Janet Napolitano is taking her message about global supply chain security on the road — and across the oceans. The Department of Homeland Security secretary met in Europe recently with international groups that have stakes in the security puzzle, calling for a “global initiative to secure the global supply chain.”
“This is designed to deal with cargo from point of entering into the stream of commerce to point of receipt, and it involves air and maritime, as well. So we’re beginning that initiative now,” Napolitano told reporters in London on Jan. 28. “We’re looking to strengthen so-called trusted shipper programs. With appropriate safeguards, protocols and requirements, if an entity is a trusted shipper, then we may do fewer checks as opposed to other types of cargo.”
Shippers not in the program could get even closer scrutiny, she hinted.
Napolitano and security officials in most Western countries were jolted into action last October when al Qaeda agents in Yemen attempted to blow up cargo planes using explosives concealed in laser printers. Although security officials in Europe and the Middle East thwarted the attacks, the incident exposed the vulnerability of the air cargo system.
For now, a “trusted shipper” initiative appears to exist in name only. It shows the world the DHS is ready to join international efforts to knit together a global supply chain security system. A government official who spoke on condition of anonymity said U.S. intelligence agencies may have nudged Napolitano to “do something,” after the incidents last October. A global trusted shipper program sounds good at very high levels, the employee said, but practitioners know how complex the task will be.
Napolitano in January met the heads of the World Customs Organization, the International Civil Aviation Organization, the International Air Transport Association and the International Maritime Organization. Each agency has a piece of supply chain security, and spokesmen said the secretary’s visit covered general matters. The DHS and the WCO, however, forged a partnership with the aviation organizations to strengthen air cargo security. In particular, customs officials said they would scrutinize the movement of chemicals that can be mixed into explosive material.
Napolitano, speaking at the European Policy Center in Brussels, called the supply chain a “complex system where vulnerabilities exist … a powerful engine of commerce, jobs and prosperity. Yet a range of increasingly unpredictable and potentially catastrophic threats — from terrorist acts to natural disasters — presents substantial danger to this system.”
The DHS turned down interview requests, saying it would let the secretary’s comments stand on their own. The department’s existing security programs also are not likely to be mixed into a new program. Programs such as the Customs-Trade Partnership Against Terrorism, Container Security Initiative and “10+2” Importer Security Filing rule, although far from perfect, are credited with keeping terrorists from attacking the U.S. through the supply chain.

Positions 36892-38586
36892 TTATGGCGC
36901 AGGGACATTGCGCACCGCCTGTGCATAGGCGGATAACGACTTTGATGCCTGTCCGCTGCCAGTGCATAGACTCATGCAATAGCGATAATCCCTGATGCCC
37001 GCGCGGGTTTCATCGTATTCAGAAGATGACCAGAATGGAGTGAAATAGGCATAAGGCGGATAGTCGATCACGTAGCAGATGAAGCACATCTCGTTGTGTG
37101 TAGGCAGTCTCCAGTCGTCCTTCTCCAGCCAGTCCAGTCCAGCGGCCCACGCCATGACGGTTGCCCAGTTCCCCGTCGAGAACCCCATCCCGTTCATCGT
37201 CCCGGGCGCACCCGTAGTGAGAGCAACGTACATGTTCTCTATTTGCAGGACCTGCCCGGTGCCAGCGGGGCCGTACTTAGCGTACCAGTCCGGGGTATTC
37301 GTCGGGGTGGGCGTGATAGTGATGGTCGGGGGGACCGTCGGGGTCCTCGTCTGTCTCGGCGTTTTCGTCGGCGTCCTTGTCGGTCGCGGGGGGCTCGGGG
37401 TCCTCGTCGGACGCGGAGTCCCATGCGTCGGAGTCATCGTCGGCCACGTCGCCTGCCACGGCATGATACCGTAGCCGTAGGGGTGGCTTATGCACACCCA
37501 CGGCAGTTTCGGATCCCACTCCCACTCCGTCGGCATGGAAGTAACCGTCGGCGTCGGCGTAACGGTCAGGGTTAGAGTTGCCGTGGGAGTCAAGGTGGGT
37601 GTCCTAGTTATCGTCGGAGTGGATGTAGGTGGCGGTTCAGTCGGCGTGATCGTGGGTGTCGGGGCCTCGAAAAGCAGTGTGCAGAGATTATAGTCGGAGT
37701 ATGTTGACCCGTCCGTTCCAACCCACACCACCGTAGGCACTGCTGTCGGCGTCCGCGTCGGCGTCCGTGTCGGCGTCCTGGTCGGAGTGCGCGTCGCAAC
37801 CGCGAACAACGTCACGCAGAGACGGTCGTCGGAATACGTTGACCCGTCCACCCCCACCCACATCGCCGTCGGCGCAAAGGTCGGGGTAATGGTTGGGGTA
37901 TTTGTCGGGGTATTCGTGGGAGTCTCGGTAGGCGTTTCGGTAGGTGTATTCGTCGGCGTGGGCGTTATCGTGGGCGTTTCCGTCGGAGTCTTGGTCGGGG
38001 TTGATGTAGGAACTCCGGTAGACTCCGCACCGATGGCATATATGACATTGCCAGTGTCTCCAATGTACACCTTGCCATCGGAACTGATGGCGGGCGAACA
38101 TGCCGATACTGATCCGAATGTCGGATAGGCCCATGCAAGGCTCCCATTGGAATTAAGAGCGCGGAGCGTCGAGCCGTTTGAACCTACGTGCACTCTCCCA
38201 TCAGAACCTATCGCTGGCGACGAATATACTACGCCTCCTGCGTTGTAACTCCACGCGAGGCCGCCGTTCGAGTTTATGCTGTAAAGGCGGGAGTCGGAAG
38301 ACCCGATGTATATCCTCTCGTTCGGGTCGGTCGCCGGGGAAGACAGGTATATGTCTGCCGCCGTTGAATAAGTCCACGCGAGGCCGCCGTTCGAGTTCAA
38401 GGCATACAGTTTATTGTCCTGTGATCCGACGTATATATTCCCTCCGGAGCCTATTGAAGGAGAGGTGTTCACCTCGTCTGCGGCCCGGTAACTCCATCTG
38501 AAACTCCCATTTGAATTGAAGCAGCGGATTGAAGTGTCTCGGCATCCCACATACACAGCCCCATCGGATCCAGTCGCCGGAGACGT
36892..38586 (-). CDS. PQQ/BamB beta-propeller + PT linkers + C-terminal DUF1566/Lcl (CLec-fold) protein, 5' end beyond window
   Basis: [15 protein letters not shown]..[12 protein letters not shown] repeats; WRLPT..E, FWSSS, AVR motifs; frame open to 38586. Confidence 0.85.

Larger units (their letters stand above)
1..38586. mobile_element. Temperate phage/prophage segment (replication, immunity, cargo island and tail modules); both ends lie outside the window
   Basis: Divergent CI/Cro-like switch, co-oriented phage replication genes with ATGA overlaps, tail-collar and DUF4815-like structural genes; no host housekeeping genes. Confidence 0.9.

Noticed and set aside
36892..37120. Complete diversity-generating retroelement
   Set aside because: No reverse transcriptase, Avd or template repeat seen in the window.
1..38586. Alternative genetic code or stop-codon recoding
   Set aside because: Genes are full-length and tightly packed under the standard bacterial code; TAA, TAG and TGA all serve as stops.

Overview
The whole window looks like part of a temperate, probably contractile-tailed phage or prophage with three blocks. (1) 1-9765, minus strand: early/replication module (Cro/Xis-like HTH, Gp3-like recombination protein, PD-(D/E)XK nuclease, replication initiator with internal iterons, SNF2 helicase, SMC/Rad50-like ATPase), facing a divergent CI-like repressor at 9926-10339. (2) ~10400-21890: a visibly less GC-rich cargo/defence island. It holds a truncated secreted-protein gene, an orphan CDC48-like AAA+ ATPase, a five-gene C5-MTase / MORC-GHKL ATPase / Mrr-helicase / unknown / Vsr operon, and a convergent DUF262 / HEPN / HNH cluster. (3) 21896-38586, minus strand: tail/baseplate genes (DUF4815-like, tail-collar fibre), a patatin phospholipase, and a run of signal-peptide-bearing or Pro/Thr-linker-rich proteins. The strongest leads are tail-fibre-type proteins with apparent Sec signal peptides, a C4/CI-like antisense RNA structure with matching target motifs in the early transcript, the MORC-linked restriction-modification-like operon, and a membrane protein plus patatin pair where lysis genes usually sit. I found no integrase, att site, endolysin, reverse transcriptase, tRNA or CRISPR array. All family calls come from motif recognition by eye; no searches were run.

The air cargo industry once had a security program called known shipper that was used in the United States and Europe, but the program fell away under requirements for greater direct screening. The TSA later created the Certified Cargo Screening Program to meet a law calling for 100 percent of domestic air cargo to be screened. That program authorizes airlines, air forwarders and shippers to screen cargo. Enforcement began in January 2010, and the air cargo industry is calling it a success, with 564 forwarder-operated sites and 508 sites run by shippers approved to screen shipments.
Getting other countries on board with security has proved more elusive. Customs wants to align C-TPAT with trading partners’ security programs. The goal is mutual recognition — allowing goods to flow seamlessly across borders protected by matching security blankets — but the agency has had little success: The U.S. has agreements with only five nations that account for about 20 percent of U.S. trade since 2004. There is no agreement with the European Union.
TSA officials are ratcheting up the pressure to extend air cargo protocols overseas by saying the agency will complete foreign agreements by the end of the year. Until those agreements are finalized, the U.S. will continue to rely on security agreements with individual airlines.
“Responsibility of governments and companies around the world is to do all we can to keep the complex system from being exploited or disrupted by terrorists,” Napolitano said in London. “There is no set of cargo that should not be subject to some security examination. The question is how much and where.”
Contact R.G. Edmonson at firstname.lastname@example.org.